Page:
Nothing hits home more than when the target becomes someone close to you.
On Tuesday, Gloria Juliano, a Seminole resident and 82-year-old mother of a colleague, got a call from a guy named Alex Myers, saying she had won the Publisher's Clearing House.
It was a scam.
Juliano figured out it was bogus, but that didn't stop the caller from trying to direct her to send a payment of about $4,000 to "customs" in Miami to receive her prize because the award was coming from an account in Costa Rica.
I called the number of the supposed Publisher's Clearing House call center: 1-866-978-5940.
Publisher's Clearing House.
A person claiming to be a receptionist answered. Alex Myers was busy.
Even though I informed the "receptionist" that I was a reporter with the St. Petersburg Times, the person continued to play the role. The person insisted that the number was Publisher's Clearing House.
When I spoke to the real Publisher's Clearing House, Margaret Crossan, senior consumer affairs manager, said the scams have become prolific.
"I can tell you definitely it's a scam artist," Crossan said. "It is not something the real Publisher's Clearing House would do. We do not make outgoing calls anymore."
Crossan said Publisher's Clearing House delivers its prizes, "just like on TV … with the flowers, the balloons and the big check." She said Publisher's Clearing House would move to have the fake telephone number shut down.
Deborah Berry, of the Pinellas Department of Justice and Consumer Services, said if you didn't register for a program, it's highly unlikely that you will have won something from it.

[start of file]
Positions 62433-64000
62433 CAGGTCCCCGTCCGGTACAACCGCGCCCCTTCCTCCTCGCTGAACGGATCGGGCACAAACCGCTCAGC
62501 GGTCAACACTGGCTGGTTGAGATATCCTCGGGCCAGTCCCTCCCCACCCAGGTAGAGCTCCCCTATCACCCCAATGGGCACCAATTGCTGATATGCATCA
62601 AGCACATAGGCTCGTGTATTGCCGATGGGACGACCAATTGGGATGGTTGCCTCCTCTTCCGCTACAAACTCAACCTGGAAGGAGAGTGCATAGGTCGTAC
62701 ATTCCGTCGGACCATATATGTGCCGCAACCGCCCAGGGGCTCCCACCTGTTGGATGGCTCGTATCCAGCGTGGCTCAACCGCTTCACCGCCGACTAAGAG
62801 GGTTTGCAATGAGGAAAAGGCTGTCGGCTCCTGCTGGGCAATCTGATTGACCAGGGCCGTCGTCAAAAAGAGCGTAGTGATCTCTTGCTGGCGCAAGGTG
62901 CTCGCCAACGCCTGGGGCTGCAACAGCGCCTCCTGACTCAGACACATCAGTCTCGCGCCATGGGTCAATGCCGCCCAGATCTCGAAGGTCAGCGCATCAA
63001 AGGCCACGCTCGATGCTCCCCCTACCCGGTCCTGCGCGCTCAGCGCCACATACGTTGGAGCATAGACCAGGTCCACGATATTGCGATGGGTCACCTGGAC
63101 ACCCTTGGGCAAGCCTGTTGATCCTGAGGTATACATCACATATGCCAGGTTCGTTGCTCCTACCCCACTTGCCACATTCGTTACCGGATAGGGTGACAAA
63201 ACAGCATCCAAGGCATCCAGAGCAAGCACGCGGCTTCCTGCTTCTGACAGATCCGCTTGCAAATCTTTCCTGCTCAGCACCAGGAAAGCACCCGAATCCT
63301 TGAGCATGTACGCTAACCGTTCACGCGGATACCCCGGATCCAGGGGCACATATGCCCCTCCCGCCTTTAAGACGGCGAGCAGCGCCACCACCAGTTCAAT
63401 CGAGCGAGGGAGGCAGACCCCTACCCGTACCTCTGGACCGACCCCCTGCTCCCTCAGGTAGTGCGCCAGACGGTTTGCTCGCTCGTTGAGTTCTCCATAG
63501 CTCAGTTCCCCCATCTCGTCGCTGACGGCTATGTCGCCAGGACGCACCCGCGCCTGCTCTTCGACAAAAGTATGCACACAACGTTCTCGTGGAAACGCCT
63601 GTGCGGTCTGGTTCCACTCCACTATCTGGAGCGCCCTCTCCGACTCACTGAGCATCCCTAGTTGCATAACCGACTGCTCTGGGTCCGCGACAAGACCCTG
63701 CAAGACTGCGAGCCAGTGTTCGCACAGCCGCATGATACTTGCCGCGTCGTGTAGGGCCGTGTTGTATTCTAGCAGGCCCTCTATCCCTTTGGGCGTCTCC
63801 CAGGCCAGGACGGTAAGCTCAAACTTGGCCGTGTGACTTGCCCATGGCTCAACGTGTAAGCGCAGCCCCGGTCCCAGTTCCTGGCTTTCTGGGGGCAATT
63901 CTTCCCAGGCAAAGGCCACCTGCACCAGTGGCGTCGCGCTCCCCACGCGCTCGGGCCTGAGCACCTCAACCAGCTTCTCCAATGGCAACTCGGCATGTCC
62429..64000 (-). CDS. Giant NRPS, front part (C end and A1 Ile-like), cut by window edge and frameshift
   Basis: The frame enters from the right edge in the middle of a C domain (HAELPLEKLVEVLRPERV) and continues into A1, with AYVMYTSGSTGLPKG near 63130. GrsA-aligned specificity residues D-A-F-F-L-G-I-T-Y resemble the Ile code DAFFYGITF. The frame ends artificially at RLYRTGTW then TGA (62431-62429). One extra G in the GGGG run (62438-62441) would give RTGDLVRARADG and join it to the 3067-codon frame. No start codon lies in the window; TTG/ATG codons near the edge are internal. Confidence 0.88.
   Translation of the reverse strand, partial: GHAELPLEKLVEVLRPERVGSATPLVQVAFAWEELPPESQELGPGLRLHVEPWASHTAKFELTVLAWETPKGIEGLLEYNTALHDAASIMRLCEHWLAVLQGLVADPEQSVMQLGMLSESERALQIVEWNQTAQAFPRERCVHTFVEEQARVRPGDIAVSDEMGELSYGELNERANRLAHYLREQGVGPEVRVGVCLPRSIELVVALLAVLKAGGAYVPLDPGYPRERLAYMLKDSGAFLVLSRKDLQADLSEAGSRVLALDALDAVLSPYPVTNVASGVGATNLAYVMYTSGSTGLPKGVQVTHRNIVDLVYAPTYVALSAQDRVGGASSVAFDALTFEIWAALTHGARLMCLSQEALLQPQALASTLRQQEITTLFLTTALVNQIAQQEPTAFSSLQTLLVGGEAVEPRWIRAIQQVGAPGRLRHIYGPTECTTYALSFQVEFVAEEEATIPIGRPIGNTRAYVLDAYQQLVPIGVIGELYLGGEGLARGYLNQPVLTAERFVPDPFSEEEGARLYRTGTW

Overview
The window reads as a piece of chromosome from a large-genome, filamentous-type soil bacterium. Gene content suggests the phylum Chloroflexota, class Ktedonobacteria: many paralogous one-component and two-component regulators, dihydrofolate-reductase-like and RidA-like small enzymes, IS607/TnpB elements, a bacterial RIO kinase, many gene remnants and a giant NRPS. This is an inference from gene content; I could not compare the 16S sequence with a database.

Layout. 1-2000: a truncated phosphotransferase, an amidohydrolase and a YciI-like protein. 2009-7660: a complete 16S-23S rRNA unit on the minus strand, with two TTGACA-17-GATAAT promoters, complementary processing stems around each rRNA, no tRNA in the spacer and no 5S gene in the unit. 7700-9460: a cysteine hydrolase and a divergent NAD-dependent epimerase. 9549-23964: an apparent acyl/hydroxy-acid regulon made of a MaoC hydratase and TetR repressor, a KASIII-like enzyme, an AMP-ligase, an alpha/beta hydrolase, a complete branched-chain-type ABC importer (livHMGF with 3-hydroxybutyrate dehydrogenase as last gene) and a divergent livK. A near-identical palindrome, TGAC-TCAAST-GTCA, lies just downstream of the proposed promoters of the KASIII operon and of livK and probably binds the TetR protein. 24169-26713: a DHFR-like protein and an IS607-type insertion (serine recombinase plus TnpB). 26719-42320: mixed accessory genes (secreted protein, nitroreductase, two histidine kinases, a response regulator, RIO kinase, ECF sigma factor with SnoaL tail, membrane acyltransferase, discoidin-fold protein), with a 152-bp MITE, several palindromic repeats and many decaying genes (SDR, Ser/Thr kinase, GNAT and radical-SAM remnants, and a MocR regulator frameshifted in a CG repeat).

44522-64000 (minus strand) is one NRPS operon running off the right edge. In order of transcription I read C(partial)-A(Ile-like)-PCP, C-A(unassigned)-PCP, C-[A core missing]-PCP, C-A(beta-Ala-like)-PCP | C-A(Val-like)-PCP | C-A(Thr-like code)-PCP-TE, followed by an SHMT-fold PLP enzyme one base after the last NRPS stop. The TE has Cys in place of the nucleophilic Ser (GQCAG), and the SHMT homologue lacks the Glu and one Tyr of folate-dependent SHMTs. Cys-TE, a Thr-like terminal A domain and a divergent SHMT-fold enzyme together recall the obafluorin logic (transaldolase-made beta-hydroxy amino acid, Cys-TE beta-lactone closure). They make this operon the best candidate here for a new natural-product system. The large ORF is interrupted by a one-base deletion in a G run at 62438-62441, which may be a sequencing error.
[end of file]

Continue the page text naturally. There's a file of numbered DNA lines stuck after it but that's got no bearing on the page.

"No one is just going to give you money," Berry said.
Publisher's Clearing House and several other big name operations such as Reader's Digest and Oprah have been hit with telephone and mail prize scams.
A common one is the use of a bogus check sent through the mail. It looks like a real check, but the catch is the consumer is supposed to send a fee after cashing it.
It turns out the check is fake and the consumer has to pay the fees associated with it.
So here's the Edge:
• Question someone offering you free money out of the blue.
• Don't pay fees. It should go without saying, but honestly, some of these folks can be tricky. If you have to pay up front for something supposedly free, then it's not free.
• Protect your personal information. If you don't know who you're dealing with, don't give out information such as your checking account number.
• If you are hit with a question about a Publisher's Clearing House prize offer, call toll-free 1-800-645-9242 or visit www.pch.com.
Ivan Penn can be reached at email@example.com or (727) 892-2332.